Sue Ogrocki, Associated Press
OKLAHOMA CITY — They spent the previous night in a supposedly haunted hotel. Among the game's three referees was one many with the Jazz felt cost them a game last time they were here.
And, piling on, they were missing three injured rotation regulars, including two starters.
Utah seemed doomed, even before play got underway.
More than medical matters or officiating or even ghosts, though, it was lights-out shooting by Oklahoma City that did in the Jazz during a 119-111 loss Sunday night at the Ford Center.
The Thunder — who got 35 points from All-Star Kevin Durant, 30 from point guard Russell Westbrook and double-digit scoring from its other three starters — shot 60.3 percent from the field, a Jazz opponent high this season.
"We shot (50.6) percent. I don't have trouble with shooting 50 percent," said Jazz coach Jerry Sloan, whose club — which plays host to Washington tonight — finished a four-game trip 2-2. "But I have a problem when the other team shoots 60 and you don't have any stops in there.
"We couldn't keep people in front of us, keep them off the top of the basket. They set a little screen, we didn't get enough help to try to stop the penetration."
So it wasn't the health situation, even with starting center Mehmet Okur (back), starting small forward Andrei Kirilenko (calf) and backup point guard Ronnie Price (wrist) all out.
It wasn't the referees, even though one was rookie Kane Fitzgerald — who ticked off the Jazz tremendously with a controversial late-game phantom foul call on Paul Millsap when they lost here on New Year's Eve — and one, veteran Joe DeRosa, tagged Sloan with his third technical foul this season.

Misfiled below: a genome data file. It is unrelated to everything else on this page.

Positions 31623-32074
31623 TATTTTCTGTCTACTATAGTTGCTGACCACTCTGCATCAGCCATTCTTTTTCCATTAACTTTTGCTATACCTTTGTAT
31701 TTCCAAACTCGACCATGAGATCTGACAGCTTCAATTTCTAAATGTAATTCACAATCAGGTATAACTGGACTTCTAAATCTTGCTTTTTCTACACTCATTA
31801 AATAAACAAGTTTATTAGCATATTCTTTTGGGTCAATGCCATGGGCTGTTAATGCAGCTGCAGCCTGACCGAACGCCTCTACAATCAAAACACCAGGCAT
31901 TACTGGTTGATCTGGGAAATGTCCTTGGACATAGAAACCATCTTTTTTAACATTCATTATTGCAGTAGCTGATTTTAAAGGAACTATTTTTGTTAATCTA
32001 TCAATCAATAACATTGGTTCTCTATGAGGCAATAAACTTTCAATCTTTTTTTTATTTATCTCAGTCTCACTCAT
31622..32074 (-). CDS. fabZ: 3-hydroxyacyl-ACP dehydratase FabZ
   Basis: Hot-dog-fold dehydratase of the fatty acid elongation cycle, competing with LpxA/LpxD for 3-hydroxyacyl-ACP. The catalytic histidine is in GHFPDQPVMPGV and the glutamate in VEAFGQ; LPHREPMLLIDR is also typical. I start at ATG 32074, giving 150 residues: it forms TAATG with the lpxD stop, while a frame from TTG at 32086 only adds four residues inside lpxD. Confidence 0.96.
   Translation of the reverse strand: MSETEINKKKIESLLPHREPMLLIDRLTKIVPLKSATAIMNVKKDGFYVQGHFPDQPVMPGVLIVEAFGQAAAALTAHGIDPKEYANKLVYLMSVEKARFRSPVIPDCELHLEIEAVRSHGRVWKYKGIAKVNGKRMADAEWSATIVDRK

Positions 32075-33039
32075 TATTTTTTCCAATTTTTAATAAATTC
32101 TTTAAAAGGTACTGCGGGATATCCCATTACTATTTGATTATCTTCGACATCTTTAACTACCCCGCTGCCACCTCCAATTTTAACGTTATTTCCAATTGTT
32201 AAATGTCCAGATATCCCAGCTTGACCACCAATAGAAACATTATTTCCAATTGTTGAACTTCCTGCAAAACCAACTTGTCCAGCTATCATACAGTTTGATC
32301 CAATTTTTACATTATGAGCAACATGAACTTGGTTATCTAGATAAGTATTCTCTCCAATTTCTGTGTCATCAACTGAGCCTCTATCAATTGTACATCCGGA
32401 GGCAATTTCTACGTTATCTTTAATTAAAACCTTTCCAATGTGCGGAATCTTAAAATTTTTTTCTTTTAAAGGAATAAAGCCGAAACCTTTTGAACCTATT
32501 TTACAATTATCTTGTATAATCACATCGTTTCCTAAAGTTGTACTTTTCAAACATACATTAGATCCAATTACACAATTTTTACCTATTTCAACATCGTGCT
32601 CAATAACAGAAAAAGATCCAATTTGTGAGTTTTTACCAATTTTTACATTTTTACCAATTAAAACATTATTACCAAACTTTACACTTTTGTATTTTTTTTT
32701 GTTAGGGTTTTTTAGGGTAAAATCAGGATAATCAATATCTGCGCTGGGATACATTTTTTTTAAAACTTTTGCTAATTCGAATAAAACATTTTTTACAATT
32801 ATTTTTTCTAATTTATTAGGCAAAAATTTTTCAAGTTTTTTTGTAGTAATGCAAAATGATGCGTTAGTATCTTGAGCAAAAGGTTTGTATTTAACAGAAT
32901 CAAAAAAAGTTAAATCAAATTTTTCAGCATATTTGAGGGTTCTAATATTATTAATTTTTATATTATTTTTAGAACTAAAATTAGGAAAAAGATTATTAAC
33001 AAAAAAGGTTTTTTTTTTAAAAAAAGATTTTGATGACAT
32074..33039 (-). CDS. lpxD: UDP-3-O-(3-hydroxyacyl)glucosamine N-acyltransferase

And it certainly wasn't the lodging, even though the Jazz stayed at the recently renovated 100-year-old Skirvin Hotel where — as legend has it — the ghosts of a suicidal maid nicknamed "Effie" and her baby purportedly haunt the place.
Effie and the child, fathered by oilman and hotel builder W.B. Skirvin according to local lore and the Web site legendsofamerica.com, plunged to their deaths in the Prohibition era because the maid was driven crazy by being locked in a top-floor room before the birth and after.
Their voices supposedly can still be heard in the hotel, where one Jazz player turned up his TV full-blast and opened his bible by his bed just to ward off any unwelcome sounds.
Not everyone was so concerned, as backup center Kyrylo Fesenko cracked, "For me, I cannot be afraid of ghosts because I was abducted by aliens."
What the 41-24 Thunder did to the Jazz on Sunday, though, wasn't the thing of mere mortals.
In winning its fifth straight and eighth in nine outings, and for the third time in three games against Utah this season, Oklahoma City claimed head-to-head tie-breaker rights against the 42-24 Jazz.
The Thunder moved to within a half game of the fourth-place Jazz in the NBA's Western Conference standings, and — in a possible preview of a 4-5 first-round playoff matchup — handed Utah a second straight loss for the first time since early January.
And they did it in style, hitting 14-for-17 — 82.4 percent, the third-best Jazz opponent shooting period in more than four years — during a third quarter in which Utah could cut a halftime lead of 10 to no fewer than five.
"It was a big game for us in which they played better than us, you know?" said point guard Deron Williams, whose 27-point, 14-assist double-double did Utah no good on a night it also got a team-high and career-high 29 points from rookie Wesley Matthews. "They played better than us offensively, defensively.
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